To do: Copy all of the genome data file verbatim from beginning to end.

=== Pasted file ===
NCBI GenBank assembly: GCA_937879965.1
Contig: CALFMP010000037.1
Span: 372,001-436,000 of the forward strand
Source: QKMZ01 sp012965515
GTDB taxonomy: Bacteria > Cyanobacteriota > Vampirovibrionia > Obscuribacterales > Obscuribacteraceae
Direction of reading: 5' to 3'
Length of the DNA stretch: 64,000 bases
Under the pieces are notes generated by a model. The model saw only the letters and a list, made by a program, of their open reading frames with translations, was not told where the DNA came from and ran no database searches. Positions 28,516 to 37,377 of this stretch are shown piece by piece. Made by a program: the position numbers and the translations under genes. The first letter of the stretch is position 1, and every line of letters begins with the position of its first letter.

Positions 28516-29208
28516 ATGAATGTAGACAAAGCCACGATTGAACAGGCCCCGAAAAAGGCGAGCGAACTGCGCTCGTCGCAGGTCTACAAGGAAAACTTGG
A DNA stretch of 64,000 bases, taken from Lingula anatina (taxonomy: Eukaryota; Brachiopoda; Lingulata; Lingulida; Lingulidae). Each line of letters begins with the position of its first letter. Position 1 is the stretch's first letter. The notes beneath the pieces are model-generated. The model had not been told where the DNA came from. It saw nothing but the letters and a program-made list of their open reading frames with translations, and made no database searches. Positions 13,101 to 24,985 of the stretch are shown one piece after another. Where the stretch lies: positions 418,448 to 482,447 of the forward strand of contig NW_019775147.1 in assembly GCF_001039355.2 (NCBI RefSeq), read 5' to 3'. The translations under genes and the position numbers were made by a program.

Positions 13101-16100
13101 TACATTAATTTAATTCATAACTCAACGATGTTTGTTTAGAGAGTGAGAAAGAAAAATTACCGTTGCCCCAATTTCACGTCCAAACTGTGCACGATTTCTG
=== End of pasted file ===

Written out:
NCBI GenBank assembly: GCA_937879965.1
Contig: CALFMP010000037.1
Span: 372,001-436,000 of the forward strand
Source: QKMZ01 sp012965515
GTDB taxonomy: Bacteria > Cyanobacteriota > Vampirovibrionia > Obscuribacterales > Obscuribacteraceae
Direction of reading: 5' to 3'
Length of the DNA stretch: 64,000 bases
Under the pieces are notes generated by a model. The model saw only the letters and a list, made by a program, of their open reading frames with translations, was not told where the DNA came from and ran no database searches. Positions 28,516 to 37,377 of this stretch are shown piece by piece. Made by a program: the position numbers and the translations under genes. The first letter of the stretch is position 1, and every line of letters begins with the position of its first letter.

Positions 28516-29208
28516 ATGAATGTAGACAAAGCCACGATTGAACAGGCCCCGAAAAAGGCGAGCGAACTGCGCTCGTCGCAGGTCTACAAGGAAAACTTGG
A DNA stretch of 64,000 bases, taken from Lingula anatina (taxonomy: Eukaryota; Brachiopoda; Lingulata; Lingulida; Lingulidae). Each line of letters begins with the position of its first letter. Position 1 is the stretch's first letter. The notes beneath the pieces are model-generated. The model had not been told where the DNA came from. It saw nothing but the letters and a program-made list of their open reading frames with translations, and made no database searches. Positions 13,101 to 24,985 of the stretch are shown one piece after another. Where the stretch lies: positions 418,448 to 482,447 of the forward strand of contig NW_019775147.1 in assembly GCF_001039355.2 (NCBI RefSeq), read 5' to 3'. The translations under genes and the position numbers were made by a program.

Positions 13101-16100
13101 TACATTAATTTAATTCATAACTCAACGATGTTTGTTTAGAGAGTGAGAAAGAAAAATTACCGTTGCCCCAATTTCACGTCCAAACTGTGCACGATTTCTG